Helen Clark visits the Routeburn Dart Wildlife Trust
January 6th was an extraordinary day for the trust as Helen Clark, administrator of the UN Development Programme and former Prime Minister of NZ took time to visit the Routeburn and see the progress we are making to ‘bring back the birdsong’.
It was a good day to be in the hills with clear skies, a gentle breeze and stunning views as the chopper lifted us above the bush towards the Harris Basin, home of the NZ Rock Wren. Traps are soon to be installed above the bushline to boost their breeding success. Similar trapping in the nearby Gertrude Valley has increased nesting success from 14-86%.
Flying along the Hollyford Face towards Ocean Peak and MacKenzie Hut we were able to point out existing traplines along the track and the valley floor and the proposed extensions down connecting creeks which will provide comprehensive predator control throughout the Routeburn Track. Landing at Paddy’s Point above Routeburn Falls Hut with its stunning views around the Harris Basin and the valley below was a great starting point for our familiarisation with the area and the role of RDWT and was further enhanced by an overflying falcon and a curious kea.
Helen Clark and her husband Peter Davis are long term advocates for and users of NZ back country and they are at home in the hills. They have a natural interest and appreciation of our wild places and have an unpretentious, friendly manner that makes meeting them for the first time delightfully simple. They were keen to discover how RDWT is working with DOC, Air NZ and Genesis to secure long term predator control. Helen offered a unique insight to environmental issues around the globe and the need for all initiatives to be sustainable. Our partnership with DOC, commercial operators and the community gives us a robust base to ensure that predator control in the area will be ongoing.
Ultimate Hike’s generosity in providing morning tea at Falls Hut (and the helicopter) was much appreciated, especially by those of us who had skipped breakfast. As we headed down towards the Flats we were lucky enough to hear and see kaka. A close look at the beech trees confirmed the extent of this year’s flowering and it seems highly likely that this will be another ‘mast year’. A chance meeting with Lou Sanson, Director General of DOC, confirmed that this is on their radar and applications to government for funding have already been made. It was good to see him on the track and experiencing firsthand the delights of the Routeburn.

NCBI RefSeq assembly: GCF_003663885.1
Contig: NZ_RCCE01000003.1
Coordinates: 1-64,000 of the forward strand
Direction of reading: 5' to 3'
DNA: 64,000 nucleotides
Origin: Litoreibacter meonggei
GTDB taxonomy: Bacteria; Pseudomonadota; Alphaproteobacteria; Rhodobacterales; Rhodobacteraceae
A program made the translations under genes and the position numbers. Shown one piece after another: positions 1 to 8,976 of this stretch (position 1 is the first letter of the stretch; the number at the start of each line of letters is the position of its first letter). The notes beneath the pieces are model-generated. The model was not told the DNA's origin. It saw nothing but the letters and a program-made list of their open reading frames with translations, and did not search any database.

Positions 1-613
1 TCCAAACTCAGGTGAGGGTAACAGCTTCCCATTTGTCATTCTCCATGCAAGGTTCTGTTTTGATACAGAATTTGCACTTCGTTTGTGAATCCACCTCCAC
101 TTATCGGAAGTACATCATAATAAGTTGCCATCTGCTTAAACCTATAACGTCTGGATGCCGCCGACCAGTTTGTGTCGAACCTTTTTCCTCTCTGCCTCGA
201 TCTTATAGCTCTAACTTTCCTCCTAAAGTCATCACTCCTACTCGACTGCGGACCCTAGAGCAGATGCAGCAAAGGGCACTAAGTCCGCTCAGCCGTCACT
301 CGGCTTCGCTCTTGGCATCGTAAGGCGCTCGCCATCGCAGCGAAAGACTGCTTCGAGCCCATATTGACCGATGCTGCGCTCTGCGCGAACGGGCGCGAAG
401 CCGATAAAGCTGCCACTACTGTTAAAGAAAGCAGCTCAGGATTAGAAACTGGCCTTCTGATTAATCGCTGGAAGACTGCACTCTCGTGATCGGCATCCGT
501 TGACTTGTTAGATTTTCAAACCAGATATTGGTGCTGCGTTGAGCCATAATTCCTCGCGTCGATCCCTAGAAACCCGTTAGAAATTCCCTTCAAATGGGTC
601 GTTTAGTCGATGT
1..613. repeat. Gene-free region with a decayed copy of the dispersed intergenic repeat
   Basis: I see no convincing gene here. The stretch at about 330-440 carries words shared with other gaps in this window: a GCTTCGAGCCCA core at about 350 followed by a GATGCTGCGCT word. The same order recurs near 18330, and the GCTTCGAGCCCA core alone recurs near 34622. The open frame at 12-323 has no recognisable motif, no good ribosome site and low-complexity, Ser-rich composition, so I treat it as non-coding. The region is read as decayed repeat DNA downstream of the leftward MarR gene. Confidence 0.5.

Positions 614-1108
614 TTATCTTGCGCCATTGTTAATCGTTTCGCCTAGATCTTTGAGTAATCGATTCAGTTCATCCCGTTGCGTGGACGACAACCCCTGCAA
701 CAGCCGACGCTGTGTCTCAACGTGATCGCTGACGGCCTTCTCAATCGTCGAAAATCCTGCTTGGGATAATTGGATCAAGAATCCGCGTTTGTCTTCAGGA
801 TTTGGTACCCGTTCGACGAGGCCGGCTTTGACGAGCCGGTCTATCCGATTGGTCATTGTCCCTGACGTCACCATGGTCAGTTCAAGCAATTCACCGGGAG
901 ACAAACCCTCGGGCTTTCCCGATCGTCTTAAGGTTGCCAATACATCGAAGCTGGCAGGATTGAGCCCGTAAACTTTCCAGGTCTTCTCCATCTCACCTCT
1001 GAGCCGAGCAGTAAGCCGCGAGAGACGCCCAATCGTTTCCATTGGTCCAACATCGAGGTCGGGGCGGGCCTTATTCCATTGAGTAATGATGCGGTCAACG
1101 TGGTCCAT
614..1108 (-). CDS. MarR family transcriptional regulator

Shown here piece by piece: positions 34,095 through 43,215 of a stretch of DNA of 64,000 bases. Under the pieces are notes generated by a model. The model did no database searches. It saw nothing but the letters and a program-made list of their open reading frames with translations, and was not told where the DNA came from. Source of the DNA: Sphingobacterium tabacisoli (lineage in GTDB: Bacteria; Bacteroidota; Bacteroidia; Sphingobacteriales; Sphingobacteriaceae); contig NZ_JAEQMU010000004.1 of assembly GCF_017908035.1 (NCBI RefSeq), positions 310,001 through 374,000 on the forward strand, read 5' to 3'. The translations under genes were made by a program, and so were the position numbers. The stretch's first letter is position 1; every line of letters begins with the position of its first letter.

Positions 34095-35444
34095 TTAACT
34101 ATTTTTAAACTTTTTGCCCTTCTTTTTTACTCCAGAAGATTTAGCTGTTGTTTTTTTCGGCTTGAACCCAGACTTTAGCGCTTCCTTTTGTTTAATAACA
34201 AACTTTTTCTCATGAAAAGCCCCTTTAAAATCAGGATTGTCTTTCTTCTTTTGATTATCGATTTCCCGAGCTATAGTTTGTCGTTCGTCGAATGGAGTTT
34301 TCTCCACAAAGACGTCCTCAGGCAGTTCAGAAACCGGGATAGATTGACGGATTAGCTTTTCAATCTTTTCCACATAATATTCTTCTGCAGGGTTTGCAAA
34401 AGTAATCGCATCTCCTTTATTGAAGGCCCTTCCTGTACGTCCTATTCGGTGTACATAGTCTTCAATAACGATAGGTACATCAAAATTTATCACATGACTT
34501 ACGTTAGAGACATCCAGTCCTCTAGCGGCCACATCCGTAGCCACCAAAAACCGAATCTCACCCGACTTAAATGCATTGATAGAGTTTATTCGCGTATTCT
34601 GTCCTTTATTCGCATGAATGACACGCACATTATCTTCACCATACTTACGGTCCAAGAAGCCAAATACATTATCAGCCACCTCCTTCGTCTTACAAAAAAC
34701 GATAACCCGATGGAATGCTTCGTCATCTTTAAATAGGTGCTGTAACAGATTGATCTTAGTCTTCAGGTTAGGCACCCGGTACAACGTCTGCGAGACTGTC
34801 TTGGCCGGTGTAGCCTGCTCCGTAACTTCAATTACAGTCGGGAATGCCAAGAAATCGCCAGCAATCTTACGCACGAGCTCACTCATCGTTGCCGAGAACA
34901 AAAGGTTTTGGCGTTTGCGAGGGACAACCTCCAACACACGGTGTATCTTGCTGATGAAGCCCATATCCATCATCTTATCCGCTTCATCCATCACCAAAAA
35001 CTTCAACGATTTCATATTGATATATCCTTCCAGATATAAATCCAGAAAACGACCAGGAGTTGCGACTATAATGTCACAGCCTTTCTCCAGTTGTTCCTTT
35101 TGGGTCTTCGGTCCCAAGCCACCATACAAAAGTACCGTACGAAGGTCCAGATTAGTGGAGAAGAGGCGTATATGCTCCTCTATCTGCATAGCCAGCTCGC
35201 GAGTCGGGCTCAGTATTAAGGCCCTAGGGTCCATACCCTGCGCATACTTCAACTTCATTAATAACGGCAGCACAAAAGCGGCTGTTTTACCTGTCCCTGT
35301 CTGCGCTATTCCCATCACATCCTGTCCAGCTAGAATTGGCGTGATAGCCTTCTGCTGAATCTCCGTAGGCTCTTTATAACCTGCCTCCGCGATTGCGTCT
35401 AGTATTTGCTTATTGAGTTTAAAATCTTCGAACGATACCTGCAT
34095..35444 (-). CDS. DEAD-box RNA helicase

The first flats up the North Branch were a great place to have lunch and listen to the mohua in the canopy. Helen Clark (trustee) has been involved with bird protection for a long time and with a keen ear for everything that we can hear but not see, she interpreted for the rest of us. The success of whio releases locally and recent sightings in the North Branch encouraged us to head further into the valley in hope of glimpsing the ducks but time constraints were against us this time.
Whio report from Klinky and Hoki
DOC started conducting whio surveys annually in 2013 as part of the Whio Recovery Programme. The best technique for surveys is to use a trained dog which can locate nests (& even a single feather) along the river. The photo is of Paul van Klink and his trained dog Hoki. Whio are hard to locate, being crepuscular (active at twilight) – they are often not out during the day. Without a dog you will see only a very small proportion of the ducks. Even with trained dogs birds can be missed due to the wind or the birds being off the main river up a side stream.
Funding from Air New Zealand , Real Journeys & Genisis Energy has supported translocation of ducklings from Fiordland to the Rockburn and the Whione project (incubating eggs and releasing the fledglings when mature). Our area has some very good whio habitat which is protected from stoats by using stoat trap lines on both sides of the Rockburn, Beansburn & Routeburn Rivers. Last year six ducklings were released into the Rockburn River and this year we have released eight with more likely to follow.